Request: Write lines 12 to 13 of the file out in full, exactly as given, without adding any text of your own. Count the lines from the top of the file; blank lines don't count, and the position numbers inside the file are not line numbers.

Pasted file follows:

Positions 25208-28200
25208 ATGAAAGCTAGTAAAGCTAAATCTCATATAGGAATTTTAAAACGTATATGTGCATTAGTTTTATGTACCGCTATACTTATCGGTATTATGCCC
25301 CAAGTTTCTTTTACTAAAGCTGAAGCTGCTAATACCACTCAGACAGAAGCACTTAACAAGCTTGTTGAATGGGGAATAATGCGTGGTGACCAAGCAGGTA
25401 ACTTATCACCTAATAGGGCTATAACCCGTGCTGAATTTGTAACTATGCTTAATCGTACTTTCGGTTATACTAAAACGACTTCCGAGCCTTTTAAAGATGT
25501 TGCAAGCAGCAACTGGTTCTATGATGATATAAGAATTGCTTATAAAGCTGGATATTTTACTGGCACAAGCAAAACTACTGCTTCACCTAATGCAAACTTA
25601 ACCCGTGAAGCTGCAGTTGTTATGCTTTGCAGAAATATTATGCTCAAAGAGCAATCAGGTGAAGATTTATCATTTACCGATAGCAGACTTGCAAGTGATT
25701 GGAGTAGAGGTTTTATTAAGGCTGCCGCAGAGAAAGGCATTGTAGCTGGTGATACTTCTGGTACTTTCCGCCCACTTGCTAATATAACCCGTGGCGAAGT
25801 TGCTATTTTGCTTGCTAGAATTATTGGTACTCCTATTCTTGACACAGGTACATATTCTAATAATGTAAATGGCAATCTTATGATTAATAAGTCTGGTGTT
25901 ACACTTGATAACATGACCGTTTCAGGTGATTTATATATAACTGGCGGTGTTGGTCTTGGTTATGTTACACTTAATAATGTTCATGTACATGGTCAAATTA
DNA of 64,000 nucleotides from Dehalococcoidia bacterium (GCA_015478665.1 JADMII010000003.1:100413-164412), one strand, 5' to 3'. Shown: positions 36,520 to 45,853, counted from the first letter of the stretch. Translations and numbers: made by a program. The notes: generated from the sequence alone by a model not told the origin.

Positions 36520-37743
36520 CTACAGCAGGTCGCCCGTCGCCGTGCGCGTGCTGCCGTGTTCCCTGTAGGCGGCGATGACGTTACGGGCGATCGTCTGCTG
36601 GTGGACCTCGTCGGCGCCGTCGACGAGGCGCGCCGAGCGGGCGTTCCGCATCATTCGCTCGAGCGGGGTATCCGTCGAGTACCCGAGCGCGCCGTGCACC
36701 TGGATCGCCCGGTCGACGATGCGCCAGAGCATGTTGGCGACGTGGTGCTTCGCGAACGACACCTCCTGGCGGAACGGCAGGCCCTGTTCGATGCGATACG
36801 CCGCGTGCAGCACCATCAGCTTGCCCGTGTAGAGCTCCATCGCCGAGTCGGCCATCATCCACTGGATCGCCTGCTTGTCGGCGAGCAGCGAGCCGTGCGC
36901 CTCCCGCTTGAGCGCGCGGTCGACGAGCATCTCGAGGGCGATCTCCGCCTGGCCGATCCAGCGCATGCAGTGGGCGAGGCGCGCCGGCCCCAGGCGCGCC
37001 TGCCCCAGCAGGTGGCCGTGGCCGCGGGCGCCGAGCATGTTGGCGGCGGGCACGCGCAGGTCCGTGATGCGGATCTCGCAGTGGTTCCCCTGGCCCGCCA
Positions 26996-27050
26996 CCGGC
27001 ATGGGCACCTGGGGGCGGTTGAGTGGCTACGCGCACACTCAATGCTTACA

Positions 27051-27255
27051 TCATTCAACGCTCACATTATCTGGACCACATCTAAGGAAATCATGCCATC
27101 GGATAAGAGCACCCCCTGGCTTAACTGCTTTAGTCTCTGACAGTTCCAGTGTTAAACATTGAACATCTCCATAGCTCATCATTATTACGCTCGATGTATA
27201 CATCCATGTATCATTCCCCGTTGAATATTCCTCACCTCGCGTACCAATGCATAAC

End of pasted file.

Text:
36520 CTACAGCAGGTCGCCCGTCGCCGTGCGCGTGCTGCCGTGTTCCCTGTAGGCGGCGATGACGTTACGGGCGATCGTCTGCTG
36601 GTGGACCTCGTCGGCGCCGTCGACGAGGCGCGCCGAGCGGGCGTTCCGCATCATTCGCTCGAGCGGGGTATCCGTCGAGTACCCGAGCGCGCCGTGCACC